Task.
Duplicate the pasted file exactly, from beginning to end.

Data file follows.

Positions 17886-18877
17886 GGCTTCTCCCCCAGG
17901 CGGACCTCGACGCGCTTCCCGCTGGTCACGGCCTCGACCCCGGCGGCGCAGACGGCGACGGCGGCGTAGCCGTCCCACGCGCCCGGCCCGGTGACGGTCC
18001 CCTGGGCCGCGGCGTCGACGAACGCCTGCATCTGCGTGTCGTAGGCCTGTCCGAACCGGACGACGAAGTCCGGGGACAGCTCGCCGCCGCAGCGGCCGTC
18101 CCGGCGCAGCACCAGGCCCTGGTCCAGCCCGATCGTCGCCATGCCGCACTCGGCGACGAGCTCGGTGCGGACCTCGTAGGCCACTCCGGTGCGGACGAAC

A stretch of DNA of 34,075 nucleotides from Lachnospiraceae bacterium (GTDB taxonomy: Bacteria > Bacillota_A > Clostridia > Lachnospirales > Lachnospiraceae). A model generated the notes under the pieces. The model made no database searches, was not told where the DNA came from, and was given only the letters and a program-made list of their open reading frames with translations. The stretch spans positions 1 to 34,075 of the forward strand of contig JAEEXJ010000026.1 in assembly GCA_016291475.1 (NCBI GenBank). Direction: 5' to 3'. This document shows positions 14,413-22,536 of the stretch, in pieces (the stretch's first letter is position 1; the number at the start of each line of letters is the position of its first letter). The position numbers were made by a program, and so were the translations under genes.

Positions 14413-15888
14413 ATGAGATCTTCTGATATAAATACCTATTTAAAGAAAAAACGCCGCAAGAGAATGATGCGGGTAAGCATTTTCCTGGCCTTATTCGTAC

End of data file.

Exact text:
Positions 17886-18877
17886 GGCTTCTCCCCCAGG
17901 CGGACCTCGACGCGCTTCCCGCTGGTCACGGCCTCGACCCCGGCGGCGCAGACGGCGACGGCGGCGTAGCCGTCCCACGCGCCCGGCCCGGTGACGGTCC
18001 CCTGGGCCGCGGCGTCGACGAACGCCTGCATCTGCGTGTCGTAGGCCTGTCCGAACCGGACGACGAAGTCCGGGGACAGCTCGCCGCCGCAGCGGCCGTC
18101 CCGGCGCAGCACCAGGCCCTGGTCCAGCCCGATCGTCGCCATGCCGCACTCGGCGACGAGCTCGGTGCGGACCTCGTAGGCCACTCCGGTGCGGACGAAC

A stretch of DNA of 34,075 nucleotides from Lachnospiraceae bacterium (GTDB taxonomy: Bacteria > Bacillota_A > Clostridia > Lachnospirales > Lachnospiraceae). A model generated the notes under the pieces. The model made no database searches, was not told where the DNA came from, and was given only the letters and a program-made list of their open reading frames with translations. The stretch spans positions 1 to 34,075 of the forward strand of contig JAEEXJ010000026.1 in assembly GCA_016291475.1 (NCBI GenBank). Direction: 5' to 3'. This document shows positions 14,413-22,536 of the stretch, in pieces (the stretch's first letter is position 1; the number at the start of each line of letters is the position of its first letter). The position numbers were made by a program, and so were the translations under genes.

Positions 14413-15888
14413 ATGAGATCTTCTGATATAAATACCTATTTAAAGAAAAAACGCCGCAAGAGAATGATGCGGGTAAGCATTTTCCTGGCCTTATTCGTAC